1. A suitable strain of bacteria such as Proteus mirabilis and Streptococcus pyogenes were used. 2. He-Ne Laser of varying power (7.5 mW, 17.5 mW) 3. Standard plate count method was used.


A pure culture of each species of bacteria and sterile saline was used as diluents for both the bacteria. The medium used were nutrient agar for Proteus mirabilis and MRS medium [16] (De MAN, ROGOSA, SHARPE) for Streptococcus pyogenes. Serial dilution used was 10-6 for irradiation purpose by using He-Ne laser (As shown in the figure 1) and spread plate method was performed. Plates were incubated at 370 C for 24 hours and number of colonies was measured. Once reproducible results were obtained next phase of exposure was started. Bacterial suspensions were irradiated by passing the laser beam in the test tube vertically. Irradiation is done using different Laser power and different time, like power of laser is varied of 7.5 mW and 17.5 mW and time 30, 60, 90 ,120 and 150 seconds. After irradiation procedure each group, bacterial suspension was spread over surface of medium and plates were incubated at 370 C for 24 hours, after that the bacterial colonies were counted. A control plate of each bacterial species was made for every time exposure dose. Every time we tried to maintain relatively similar laboratory conditions during experiments.


From table 1 it was observed that the 632.8nm light produced bactericidal effect on P. mirabilis for all the exposure time and the growth was decreasing with respect to time, where the power of the laser beam was 17.5 mW. At 120 seconds we had got almost 73.68% inhibition (Figure 1). It is clear that the along with the along with power of the laser, the exposure time also play an important role in decreasing the viability.
Similarly from table 2 which shows the effect of 17.5 mW He-Ne laser at different time on Streptococcus pyogenes for different time exposure. It is evident that there was no growth on the plate for 17.5 mW at 150 seconds. It means that complete inhibition of Streptococcus pyogenes takes place at the power mentioned above (Figure 2). The results of this study show that exposure of bacterial cultures to He-Ne laser light results in a decrease in viability. However the most-effective combination was 17.5mW, 120 seconds for Proteus mirabilis and 17.5 mW, 150 second for Streptococcus pyogenes suggesting that power of laser and time of exposure plays an important role in its efficacy. However further studies are needed to determine its clinical suitability, once this method of killing bacteria is approved it could be valuable tool to control the growth of these bacteria.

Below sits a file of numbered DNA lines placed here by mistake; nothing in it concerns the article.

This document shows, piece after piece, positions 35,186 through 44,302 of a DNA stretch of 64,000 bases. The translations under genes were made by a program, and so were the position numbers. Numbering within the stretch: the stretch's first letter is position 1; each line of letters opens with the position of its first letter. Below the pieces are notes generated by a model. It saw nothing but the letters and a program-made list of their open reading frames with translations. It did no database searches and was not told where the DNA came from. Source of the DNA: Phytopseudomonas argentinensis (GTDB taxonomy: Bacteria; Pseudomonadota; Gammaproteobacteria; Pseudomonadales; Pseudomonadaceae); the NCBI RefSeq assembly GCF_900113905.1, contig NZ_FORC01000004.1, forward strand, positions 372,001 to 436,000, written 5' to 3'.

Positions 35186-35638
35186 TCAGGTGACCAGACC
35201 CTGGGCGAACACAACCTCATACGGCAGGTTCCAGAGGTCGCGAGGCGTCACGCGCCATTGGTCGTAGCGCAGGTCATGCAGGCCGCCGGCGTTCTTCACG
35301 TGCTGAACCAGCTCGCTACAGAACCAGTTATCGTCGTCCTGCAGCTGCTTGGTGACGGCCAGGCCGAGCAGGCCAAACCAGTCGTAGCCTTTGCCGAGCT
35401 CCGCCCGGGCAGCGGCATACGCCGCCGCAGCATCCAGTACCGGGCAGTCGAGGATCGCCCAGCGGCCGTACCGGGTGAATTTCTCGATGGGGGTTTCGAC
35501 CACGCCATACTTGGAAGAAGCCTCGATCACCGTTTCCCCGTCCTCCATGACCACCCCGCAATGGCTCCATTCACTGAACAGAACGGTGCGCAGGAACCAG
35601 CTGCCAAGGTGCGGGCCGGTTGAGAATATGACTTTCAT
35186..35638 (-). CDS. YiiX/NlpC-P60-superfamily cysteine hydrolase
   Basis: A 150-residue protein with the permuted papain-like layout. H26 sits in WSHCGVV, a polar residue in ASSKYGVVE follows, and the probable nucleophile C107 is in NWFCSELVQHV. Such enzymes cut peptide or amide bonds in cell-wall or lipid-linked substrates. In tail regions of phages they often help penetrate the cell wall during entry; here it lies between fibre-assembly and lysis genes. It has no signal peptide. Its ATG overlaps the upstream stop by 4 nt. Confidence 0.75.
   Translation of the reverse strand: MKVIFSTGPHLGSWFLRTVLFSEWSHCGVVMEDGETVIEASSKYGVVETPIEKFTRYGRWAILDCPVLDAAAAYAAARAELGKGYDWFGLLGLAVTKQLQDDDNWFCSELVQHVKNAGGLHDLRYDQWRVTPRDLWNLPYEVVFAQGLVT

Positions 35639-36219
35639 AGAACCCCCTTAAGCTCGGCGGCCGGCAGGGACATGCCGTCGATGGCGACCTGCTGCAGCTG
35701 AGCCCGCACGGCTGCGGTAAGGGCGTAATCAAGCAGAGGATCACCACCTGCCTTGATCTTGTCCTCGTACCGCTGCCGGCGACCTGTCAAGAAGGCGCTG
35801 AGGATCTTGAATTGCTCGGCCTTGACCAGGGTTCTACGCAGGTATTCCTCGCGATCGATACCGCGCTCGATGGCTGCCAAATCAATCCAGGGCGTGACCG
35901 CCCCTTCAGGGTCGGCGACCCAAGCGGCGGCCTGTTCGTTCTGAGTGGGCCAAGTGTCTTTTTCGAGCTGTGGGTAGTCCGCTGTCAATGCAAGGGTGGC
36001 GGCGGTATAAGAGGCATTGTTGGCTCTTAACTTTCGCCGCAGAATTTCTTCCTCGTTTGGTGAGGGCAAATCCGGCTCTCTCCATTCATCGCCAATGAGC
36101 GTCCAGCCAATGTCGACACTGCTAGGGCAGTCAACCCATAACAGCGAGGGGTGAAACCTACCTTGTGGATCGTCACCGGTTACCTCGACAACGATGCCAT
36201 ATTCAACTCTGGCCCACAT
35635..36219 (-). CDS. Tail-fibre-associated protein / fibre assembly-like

Table2: Effect of 17.5 mW He-Ne laser at different time exposure on Streptococcus pyogenes


The properties of laser make it highly applicable source of light because laser beam can be selectively focused into beam of very small size. And therefore beam can be irradiated on a very small portion of material where the effect is to be produced. The laser photons are highly distinguishable from other photons and hence they can be easily separated from other unwanted photons with the help of simple spectrum analyzers. The above discussion shows that we may find numerous fields where lasers can act as a source of radiation. Infact laser is applied in infinite number of fields. Medical science is one of the important fields where laser has been successfully utilized.
Several researchers have reported that laser irradiation of various bacteria result in destruction of the organisms. The mechanism of laser-induced cell destruction has important implications in clinical therapy. According to Karu [15] exposing a cell to laser light causes acceleration of electron transfer in some areas of the respiratory chain. We have performed the experiments in which we studied effect of He-Ne laser on Proteus mirabilis and Streptococcus pyogenes. As shown in Tables 1 and 2 the number of colonies decreases with respect to exposure time, particularly for the 17.5 mW He-Ne laser. Each exposure time represents a radiant energy dose; the longer the time of irradiation, the higher the dose. In case of Streptococcus pyogenes up to 120 seconds there is no effect may be indicating that, mentioned bacteria are resistant to the dose and time employed. However it will no longer tolerate more dose 17.5 mW He-Ne laser at 150 seconds, seemed to be a effective dose results in its inhibition or killing.


With respect to the known methods of control of microorganism this method emerged as a physical control of microorganism. The method is seemed effective in case of burnt patients and other skin infections where other control methods not work. Therefore once this method approve, it could be the valuable tool in many field.